The airline has previously explained average US domestic business fares declined in the double digits from early 2015 to late 2016. At the end of 1Q2017, the company concluded that prices had regained broadly half of their lost ground.
Although Delta’s business yields were slightly softer than expected in Jul-2017, the airline logged an improved performance in Aug-2017 and Sep-2017, which resulted in a 6% increase in business revenues year-on-year in 3Q2017.
Delta estimates that 50% of the top 100 US domestic business markets were in positive yield territory at the end of Sep-2017, which was a 10 point improvement within the quarter. “We expect those numbers will continue to improve in the fourth quarter,” Delta president Glen Hauenstein concluded.
In Delta’s latest survey of corporate travelers, more than 85% indicated they would maintain or increase spend in 4Q2017 and into 2018. “This is a nine point improvement from last year’s numbers and the best fourth quarter result since our survey debuted in 2011,” Mr Hauenstein stated. “It is also consistent with the trend we've seen in our corporate contracted revenues where fares and volumes have recently been in positive territory concurrently for the first time in three years.”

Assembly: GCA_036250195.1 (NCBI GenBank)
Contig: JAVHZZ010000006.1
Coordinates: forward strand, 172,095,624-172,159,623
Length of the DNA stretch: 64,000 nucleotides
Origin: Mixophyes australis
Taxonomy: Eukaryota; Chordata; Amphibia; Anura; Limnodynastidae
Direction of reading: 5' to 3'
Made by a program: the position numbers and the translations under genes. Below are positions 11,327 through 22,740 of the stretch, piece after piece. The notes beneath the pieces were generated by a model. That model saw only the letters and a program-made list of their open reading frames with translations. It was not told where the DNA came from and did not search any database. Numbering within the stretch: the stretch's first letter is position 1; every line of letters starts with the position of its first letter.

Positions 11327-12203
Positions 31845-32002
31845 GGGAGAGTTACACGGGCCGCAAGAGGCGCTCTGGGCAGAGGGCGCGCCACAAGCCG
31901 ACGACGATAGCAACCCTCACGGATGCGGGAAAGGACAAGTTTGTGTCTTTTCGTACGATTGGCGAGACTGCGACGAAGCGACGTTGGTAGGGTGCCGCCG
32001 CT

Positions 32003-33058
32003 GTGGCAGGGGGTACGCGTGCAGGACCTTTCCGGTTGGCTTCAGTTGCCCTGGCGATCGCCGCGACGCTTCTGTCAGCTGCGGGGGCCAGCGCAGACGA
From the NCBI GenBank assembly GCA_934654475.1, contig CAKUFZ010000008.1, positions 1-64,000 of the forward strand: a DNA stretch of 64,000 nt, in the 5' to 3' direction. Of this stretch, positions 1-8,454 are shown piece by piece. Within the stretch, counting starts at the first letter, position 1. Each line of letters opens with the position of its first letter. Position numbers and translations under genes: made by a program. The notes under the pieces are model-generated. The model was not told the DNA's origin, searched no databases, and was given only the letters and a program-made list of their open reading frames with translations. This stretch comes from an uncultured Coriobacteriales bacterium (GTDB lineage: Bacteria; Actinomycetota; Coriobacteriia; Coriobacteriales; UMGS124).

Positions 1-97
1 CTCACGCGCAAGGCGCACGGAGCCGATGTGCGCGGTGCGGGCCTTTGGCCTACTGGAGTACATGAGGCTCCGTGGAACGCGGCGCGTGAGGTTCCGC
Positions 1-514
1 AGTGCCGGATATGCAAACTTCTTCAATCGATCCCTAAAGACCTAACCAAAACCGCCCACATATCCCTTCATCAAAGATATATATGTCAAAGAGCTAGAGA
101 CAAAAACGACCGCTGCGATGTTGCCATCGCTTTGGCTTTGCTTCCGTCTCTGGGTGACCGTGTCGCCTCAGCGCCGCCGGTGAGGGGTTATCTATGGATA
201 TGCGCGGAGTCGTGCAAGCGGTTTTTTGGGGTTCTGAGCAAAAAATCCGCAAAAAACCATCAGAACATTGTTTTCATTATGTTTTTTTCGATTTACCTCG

Delta is also encouraged by corporate travel trends in trans-Atlantic markets. “We do see continued acceleration in business travel”, said Mr Glen Hauenstein. He remarked that Europe was exiting a multi-year recession, and the US economy remained strong with “people travelling for business”.
A rebound in international markets along with longer average system stage lengths is driving higher capacity growth for Delta in 2018. The airline is projecting 2% to 3% capacity growth next year versus a 1% increase in 2017. Delta’s international ASM growth is shrinking by 1% this year.